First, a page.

Animal-Tissue Heart Valves Appear Safe

They equal mechanical devices in extending young patients' survival, study finds

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By Amanda Gardner
HealthDay Reporter

THURSDAY, Nov. 16, 2006 (HealthDay News) -- Young patients who receive replacement heart valves made from animal tissue live just as long as those who get mechanical valves, new research shows.

The results, being presented at the annual meeting of the American Heart Association, in Chicago, stand in contrast to the conventional wisdom but are in sync with current practice, experts say.

"The study confirms the value of putting in tissue valves, even in younger people," said Dr. Robert Bonow, chief of cardiology and professor of medicine at Northwestern University in Chicago, and past president of the AHA.

Heart-valve replacement is one of the oldest types of heart surgery, with two basic types of valves available: mechanical (from manmade materials) or biological (made from animal tissue).

Mechanical devices have long been considered a better option for younger people. The problem is that the risk of blood clots is higher, necessitating the use of anticoagulants (blood thinners) and frequent blood tests.

"There's a trade-off," Bonow explained. "If you put in a mechanical device, you need anticoagulants for the rest of your life, but tissue valves run the risk of degeneration and don't last as long."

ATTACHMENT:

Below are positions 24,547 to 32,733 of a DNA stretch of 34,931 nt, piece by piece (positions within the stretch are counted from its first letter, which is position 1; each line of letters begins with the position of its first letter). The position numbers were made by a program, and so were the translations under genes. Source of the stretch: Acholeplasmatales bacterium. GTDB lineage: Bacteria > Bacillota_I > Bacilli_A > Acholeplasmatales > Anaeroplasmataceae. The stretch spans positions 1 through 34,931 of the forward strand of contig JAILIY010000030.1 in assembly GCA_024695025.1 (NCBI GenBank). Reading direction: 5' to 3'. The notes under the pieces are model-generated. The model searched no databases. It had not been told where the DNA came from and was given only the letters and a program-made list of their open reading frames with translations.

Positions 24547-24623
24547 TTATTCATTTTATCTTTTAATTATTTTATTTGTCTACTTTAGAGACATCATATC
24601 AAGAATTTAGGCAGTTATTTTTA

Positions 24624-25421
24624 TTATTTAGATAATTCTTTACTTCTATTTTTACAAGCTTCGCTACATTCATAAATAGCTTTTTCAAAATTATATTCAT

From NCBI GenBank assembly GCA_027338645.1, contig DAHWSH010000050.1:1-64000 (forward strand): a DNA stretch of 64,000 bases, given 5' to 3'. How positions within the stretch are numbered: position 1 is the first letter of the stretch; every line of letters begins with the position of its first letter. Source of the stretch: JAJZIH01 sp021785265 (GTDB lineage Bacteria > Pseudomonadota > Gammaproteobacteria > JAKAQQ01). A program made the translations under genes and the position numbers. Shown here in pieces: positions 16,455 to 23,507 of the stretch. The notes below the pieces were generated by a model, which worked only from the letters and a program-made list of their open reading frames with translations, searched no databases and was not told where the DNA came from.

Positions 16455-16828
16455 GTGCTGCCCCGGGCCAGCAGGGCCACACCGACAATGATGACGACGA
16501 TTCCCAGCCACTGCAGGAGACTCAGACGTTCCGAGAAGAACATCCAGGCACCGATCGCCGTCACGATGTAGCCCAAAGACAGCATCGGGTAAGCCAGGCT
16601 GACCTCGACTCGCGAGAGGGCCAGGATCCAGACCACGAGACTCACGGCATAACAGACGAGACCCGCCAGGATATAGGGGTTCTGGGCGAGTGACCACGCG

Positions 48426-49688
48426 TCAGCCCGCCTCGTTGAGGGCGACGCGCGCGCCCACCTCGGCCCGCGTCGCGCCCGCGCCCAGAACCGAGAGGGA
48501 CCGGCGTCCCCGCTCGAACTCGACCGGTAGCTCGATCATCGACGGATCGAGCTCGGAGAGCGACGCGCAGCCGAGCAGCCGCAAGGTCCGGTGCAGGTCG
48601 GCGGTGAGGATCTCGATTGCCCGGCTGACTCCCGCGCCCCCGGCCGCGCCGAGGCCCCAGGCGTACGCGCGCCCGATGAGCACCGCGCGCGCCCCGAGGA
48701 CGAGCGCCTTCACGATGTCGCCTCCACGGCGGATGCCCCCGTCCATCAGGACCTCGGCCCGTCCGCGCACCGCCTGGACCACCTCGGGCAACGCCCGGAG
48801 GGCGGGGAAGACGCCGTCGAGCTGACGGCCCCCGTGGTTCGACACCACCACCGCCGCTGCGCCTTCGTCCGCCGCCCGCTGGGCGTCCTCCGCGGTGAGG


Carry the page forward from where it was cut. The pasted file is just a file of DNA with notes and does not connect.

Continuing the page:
Guidelines released in 1998 were "very black and white," Bonow said. "People under 65 were supposed to receive mechanical valves." But, he added, since that time, "the field has moved away from that."

Still, there's been little data to validate whether that move is the best option for younger patients, the team asserted.

"Our goal was to look at very long-term survival implications for patients receiving tissue and mechanical heart valves," said study author Dr. Vincent Chan, a cardiac surgery resident at the University of Ottawa Heart Institute in Canada.

His team analyzed 20-year follow-up data for more than 1,500 patients who had received a new aortic valve or a new mitral valve during the past 35 years. Almost 300 of the patients were under the age of 50 at the time of their first valve operation.

Among adults under age 50, 20- and 25-year survival rates did not differ significantly between individuals who had received tissue devices and those who had received mechanical devices, the researchers found.

The 20-year survival rate for aortic valve replacement was about 60 percent with mechanical valves and 72 percent with tissue valves. The 25-year survival was 47.2 percent with mechanical valves and 64.1 percent with tissue valves. After adjusting for other factors, the differences were not statistically significant, the authors stated.

People undergoing mitral valve replacement had worse survival outcomes than those undergoing aortic valve replacement, but the type of material used for the valve did not have a major impact.

Whether or not a person had coronary artery disease was the strongest predictor of survival, much stronger than what type of valve the individual received, the study found.

More information

For more on heart valves, visit the American Heart Association.

SOURCES: Vincent Chan, M.D., cardiac surgery resident, University of Ottawa Heart Institute, Ottawa, Canada; Robert Bonow, M.D., chief, cardiology, and professor, medicine, Northwestern University, Chicago, and past president, American Heart Association; Nov. 15, 2006, presentation, American Heart Association annual meeting, Chicago

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